The Journal News, NY
April 17 2005
Armenians to mark genocide
By SULAIMAN BEG
Thousands of Armenians from the Northeast will gather in Times Square
on April 24 to mark the 90th anniversary of the massacre of 1.5
million Armenians in the first genocide of the 20th century.
“If you ignore these events and allow them to be forgotten than you
encourage them to be repeated,” said Richard Sarajian of Chestnut
Ridge, a member of the Joint Committee to Commemorate the 90th
Anniversary of the Armenian Genocide, which organized the event.
“If people acted with respect to the Armenian genocide, there might
not have been a Jewish Holocaust,” he said.
On April 24, 1915, the massacre began when about 200 Armenian
religious, political and intellectual leaders were rounded up and
killed by the Turkish Ottoman Empire.
Turkey never has accepted responsibility for the genocide or tried to
make reparations, said Sarajian, a New City-based lawyer whose
great-grandfather was one of the 2.5 million Armenians living in the
Ottoman Empire. The man was taken from his home in the middle of the
night and later killed.
Politicians from around the country, Armenian clergy, genocide
survivors, scholars, civil rights leaders and author Dr. Peter
Balakian will address the crowd at various points in the day.
Before the noon rally in Times Square, two church services will be
held at Manhattan’s two Armenian cathedrals. After the rally, an
ecumenical requiem service will be held at St. Patrick’s Cathedral.
“We’ll also talk about genocides going on now,” said Sarajian,
chairman of the National Executive Council of the Armenian Apostolic
Church of America, one of the sponsoring organizations. “Like the
situation in Darfur. There is genocide going on and we remain silent.
We can’t remain silent on genocide – in the past or the present.”
Even though it happened nearly a century ago, most Armenians still
bear the psychological scars, said Karekin Kasparian, pastor of St.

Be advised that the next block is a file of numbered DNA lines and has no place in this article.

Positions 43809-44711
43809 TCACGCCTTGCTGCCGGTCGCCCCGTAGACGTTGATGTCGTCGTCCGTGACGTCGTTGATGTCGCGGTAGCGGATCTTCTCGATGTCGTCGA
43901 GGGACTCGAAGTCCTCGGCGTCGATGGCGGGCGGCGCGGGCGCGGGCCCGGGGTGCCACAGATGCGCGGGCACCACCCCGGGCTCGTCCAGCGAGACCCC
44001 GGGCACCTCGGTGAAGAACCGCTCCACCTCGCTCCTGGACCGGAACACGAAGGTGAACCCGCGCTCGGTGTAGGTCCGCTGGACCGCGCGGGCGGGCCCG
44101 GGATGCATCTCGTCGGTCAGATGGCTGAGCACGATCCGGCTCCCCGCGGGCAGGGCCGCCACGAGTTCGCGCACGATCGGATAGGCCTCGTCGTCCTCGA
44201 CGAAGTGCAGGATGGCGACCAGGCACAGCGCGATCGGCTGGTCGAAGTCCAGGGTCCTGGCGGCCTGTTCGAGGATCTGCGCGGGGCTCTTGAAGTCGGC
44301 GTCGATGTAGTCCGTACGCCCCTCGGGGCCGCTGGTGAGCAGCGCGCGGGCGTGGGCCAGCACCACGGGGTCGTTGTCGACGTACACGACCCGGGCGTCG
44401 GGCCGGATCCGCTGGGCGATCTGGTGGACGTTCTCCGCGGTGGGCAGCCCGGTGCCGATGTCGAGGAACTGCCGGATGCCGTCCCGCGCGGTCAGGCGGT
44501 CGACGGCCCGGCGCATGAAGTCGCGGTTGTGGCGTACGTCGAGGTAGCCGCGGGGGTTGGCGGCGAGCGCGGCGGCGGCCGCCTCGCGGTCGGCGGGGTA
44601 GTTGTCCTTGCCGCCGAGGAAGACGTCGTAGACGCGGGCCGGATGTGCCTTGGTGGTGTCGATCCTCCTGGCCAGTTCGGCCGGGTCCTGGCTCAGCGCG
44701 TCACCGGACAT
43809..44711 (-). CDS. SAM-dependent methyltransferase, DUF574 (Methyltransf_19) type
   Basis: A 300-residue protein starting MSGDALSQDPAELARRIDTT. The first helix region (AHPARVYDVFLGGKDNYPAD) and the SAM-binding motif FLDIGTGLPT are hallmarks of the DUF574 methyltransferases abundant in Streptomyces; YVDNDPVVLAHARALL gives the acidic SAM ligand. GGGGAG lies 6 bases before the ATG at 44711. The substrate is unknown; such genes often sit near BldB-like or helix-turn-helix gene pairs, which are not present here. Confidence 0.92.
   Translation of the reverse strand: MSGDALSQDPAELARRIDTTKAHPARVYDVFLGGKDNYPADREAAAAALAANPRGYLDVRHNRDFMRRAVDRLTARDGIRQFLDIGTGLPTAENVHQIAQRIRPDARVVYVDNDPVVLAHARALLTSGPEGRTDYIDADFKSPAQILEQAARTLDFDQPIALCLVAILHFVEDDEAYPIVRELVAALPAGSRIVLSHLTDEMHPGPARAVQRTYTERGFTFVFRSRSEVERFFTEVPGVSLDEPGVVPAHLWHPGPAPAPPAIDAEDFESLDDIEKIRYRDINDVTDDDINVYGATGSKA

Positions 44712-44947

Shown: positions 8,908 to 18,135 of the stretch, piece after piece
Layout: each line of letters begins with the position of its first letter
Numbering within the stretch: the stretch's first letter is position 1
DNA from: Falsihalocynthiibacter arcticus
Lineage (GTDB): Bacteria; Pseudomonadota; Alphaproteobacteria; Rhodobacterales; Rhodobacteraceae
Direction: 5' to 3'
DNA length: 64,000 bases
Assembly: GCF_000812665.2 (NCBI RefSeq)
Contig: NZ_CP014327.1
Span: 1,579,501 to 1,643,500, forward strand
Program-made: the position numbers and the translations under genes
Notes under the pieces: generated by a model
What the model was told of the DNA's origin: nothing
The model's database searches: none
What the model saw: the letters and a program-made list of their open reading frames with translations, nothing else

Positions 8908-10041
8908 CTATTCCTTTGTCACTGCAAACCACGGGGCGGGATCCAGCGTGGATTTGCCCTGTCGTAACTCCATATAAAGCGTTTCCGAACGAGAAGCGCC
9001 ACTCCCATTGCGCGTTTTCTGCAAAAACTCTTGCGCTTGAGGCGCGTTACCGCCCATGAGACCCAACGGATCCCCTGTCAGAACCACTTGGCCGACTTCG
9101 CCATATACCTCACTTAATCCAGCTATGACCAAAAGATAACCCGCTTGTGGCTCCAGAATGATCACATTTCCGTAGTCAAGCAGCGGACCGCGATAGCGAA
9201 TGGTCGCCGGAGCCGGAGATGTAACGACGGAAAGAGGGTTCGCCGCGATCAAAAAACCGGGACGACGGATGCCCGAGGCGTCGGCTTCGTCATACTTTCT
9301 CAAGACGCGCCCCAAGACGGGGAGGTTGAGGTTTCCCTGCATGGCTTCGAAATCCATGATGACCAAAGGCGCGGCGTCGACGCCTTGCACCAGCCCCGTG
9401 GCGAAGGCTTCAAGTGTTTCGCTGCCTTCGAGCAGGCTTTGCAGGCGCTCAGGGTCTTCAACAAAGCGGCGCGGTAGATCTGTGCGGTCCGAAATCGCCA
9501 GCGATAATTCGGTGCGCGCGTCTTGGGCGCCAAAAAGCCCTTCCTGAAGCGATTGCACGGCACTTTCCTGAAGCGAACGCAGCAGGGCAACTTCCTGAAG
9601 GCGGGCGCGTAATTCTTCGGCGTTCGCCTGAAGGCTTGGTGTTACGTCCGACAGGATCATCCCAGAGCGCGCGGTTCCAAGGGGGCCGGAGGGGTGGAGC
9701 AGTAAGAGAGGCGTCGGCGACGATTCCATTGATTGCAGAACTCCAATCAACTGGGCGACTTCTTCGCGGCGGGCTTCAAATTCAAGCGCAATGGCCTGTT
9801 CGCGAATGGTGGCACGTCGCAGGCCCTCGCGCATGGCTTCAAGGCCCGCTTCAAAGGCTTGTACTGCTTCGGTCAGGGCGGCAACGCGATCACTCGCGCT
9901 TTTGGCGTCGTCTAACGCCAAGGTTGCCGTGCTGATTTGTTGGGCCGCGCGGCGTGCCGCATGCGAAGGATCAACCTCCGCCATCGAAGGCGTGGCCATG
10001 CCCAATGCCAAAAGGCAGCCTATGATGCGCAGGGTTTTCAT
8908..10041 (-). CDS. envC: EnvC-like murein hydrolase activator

Gregory the Enlightener Armenian Church in White Plains. The day of
remembrance, he said, was a chance to heal emotional scars.
“Directly or indirectly, someone from their family was a victim of
the genocide,” he said of the nearly 1,900 people of Armenian descent
living in Rockland and Westchester counties.
Kasparian said that 37 American states have issued proclamations
recognizing the murder of Armenians from 1915 to 1923 and that
recently 142 members of Congress signed a letter to President Bush
asking him to appropriately recognize the tragedy.
Rep. Nita Lowey, D-Harrison, a member of the Congressional Caucus on
Armenian Issues, signed the letter and sent a commemoration letter to
the Armenian National Committee of America and St. Gregory in White
Plains, pledging her support to the Armenian nation.
“Blind hatred and senseless prejudice tear at the very fabric of our
society even today,” Lowey wrote. “The victims of the Armenian
genocide, the Holocaust, ethnic cleansing in Kosovo, Rwanda and
Sudan, and acts of vicious terrorism remind us of the human cost of
hate, and implore us to prevent these tragedies from happening again.
…. Building a strong, prosperous Armenia is the best way to honor the
memory of the Genocide victims.”
If you go
What: 90th anniversary of Armenian genocide
Where and when: The April 24 event begins with 9 a.m. church services
at St. Vartan Cathedral (Second Avenue at 34th Street) and St.
Illuminator’s Cathedral (27th Street between Second and Third
avenues). A noon memorial gathering will be held in Times Square
(Broadway at 43rd Street) and a 2:30 p.m. ecumenical requiem service
will be held at St. Patrick’s Cathedral (Fifth Avenue at 50th Street).